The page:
(04 October 1943 / Germany)

Enola Gay

Who was the man who on that fateful day
dropped from the safety of cumulus clouds
a metal case filled to the very rim with death?
Who was the fellow piloting the Enola Gay?

And did he grin when when sudden panic choked their breath?
A mushroom cloud arose, accompanied by shrouds
of radiation puffs that travelled incognito
throughout the city, far away from Hirohito.

'Oh, yes, Hiroshima', he said out on the porch,
a lovely wife in summer dress, a girl of five,
'the little bastards, all them nips, they got the torch,
though in the end there was a handful still alive.'

A handsome picket fence around their little castle,
a dog, asleep in cooling shade right by the door,
since he retired he had left behind the hassle,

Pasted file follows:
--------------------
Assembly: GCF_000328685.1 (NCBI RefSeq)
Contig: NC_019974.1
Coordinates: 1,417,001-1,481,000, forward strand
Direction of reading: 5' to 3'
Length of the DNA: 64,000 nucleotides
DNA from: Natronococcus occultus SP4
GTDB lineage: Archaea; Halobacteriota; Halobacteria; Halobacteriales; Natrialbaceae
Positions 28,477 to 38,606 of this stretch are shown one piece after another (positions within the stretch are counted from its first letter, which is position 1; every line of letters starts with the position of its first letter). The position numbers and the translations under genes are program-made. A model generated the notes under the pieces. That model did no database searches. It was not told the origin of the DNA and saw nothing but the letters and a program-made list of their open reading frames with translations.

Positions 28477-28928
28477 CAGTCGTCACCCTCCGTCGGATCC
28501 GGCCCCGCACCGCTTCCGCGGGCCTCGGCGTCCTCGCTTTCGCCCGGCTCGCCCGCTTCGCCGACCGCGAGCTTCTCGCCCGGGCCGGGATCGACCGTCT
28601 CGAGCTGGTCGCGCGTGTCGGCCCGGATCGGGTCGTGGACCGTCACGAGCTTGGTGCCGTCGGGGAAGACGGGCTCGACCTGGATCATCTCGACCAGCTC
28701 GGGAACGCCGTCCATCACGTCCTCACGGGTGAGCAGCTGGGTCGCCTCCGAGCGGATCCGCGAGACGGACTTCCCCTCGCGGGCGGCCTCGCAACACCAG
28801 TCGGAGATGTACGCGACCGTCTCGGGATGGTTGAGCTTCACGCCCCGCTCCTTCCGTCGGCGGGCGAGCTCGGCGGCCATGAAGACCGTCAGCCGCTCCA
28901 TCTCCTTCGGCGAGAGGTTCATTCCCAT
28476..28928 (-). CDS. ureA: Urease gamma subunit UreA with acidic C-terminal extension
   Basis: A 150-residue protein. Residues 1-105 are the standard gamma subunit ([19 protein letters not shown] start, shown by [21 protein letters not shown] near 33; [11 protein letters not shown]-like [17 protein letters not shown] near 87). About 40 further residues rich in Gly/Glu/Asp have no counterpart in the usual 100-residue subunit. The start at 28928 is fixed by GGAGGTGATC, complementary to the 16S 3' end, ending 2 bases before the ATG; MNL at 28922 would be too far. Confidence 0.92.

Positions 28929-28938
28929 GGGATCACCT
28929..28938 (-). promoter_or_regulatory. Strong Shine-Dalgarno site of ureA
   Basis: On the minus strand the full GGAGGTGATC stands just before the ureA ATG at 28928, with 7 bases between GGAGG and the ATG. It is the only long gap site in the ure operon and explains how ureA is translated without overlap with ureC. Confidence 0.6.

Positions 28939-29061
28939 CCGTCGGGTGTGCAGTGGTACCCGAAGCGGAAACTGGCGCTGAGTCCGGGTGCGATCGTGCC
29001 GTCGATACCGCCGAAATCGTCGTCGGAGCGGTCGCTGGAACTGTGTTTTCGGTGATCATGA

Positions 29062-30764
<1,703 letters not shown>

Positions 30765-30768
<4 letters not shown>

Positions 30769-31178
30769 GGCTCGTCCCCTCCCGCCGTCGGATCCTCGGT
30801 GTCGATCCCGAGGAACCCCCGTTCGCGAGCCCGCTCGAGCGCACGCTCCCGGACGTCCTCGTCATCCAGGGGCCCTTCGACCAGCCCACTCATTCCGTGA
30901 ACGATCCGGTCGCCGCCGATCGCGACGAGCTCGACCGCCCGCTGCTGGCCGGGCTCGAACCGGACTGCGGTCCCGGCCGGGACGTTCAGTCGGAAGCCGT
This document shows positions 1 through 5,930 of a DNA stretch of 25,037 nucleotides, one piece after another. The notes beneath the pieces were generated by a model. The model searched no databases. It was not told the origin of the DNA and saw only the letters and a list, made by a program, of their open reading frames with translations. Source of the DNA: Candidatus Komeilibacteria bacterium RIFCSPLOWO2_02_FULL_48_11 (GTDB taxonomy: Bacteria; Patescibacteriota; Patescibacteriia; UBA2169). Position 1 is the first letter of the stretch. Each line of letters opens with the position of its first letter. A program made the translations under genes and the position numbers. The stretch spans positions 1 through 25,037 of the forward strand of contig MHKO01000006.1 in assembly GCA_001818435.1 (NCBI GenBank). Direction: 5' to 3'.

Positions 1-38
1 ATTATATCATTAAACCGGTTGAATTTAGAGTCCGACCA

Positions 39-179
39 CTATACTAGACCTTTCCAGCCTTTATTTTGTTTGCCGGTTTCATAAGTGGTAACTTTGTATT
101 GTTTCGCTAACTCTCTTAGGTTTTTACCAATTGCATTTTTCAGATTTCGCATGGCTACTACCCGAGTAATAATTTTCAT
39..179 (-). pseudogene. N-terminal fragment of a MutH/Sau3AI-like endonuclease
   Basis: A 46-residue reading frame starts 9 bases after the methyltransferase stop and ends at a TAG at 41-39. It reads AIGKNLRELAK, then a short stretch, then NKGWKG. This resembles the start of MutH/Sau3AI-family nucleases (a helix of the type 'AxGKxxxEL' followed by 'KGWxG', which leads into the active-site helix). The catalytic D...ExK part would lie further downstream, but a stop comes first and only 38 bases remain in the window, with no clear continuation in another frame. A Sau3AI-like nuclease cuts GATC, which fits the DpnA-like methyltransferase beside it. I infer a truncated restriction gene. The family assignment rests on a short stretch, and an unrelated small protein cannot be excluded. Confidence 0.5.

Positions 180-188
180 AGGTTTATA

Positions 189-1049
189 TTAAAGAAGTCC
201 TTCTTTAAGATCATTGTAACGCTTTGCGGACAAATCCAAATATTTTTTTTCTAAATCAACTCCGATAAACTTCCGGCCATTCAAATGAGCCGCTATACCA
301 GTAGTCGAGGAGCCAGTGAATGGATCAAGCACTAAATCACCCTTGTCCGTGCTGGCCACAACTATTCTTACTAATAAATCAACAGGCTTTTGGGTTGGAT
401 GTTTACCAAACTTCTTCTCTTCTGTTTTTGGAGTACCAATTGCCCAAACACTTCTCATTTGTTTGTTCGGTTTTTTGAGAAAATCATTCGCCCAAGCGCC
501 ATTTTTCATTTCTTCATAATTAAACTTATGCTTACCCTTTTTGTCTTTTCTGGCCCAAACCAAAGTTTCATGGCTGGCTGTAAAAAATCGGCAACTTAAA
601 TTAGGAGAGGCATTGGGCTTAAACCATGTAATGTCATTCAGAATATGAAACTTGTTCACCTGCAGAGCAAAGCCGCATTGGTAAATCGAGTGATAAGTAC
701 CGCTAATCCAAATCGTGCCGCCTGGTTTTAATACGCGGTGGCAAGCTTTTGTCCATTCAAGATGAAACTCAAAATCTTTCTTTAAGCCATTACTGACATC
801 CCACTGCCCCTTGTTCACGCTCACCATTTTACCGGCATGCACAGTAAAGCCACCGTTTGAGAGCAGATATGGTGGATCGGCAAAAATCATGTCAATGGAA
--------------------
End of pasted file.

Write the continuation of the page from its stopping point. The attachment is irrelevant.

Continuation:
all the publicity, the hero talk and more.

Well, he supposed he'd be in every student's book
and generations would remember what he'd done.
But not a single person mentioned what he took
that blasted day when many lost their only sun.

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Comments (1)

A well-characterised mini screen-play in verse, if you will, Herbert. For me, the mutating rhyme scheme adds to the sense of disgust and dismay in the poem: wanton rhyme, wanton, wicked actions. An empathetic portrayal of a despicable act of history. G.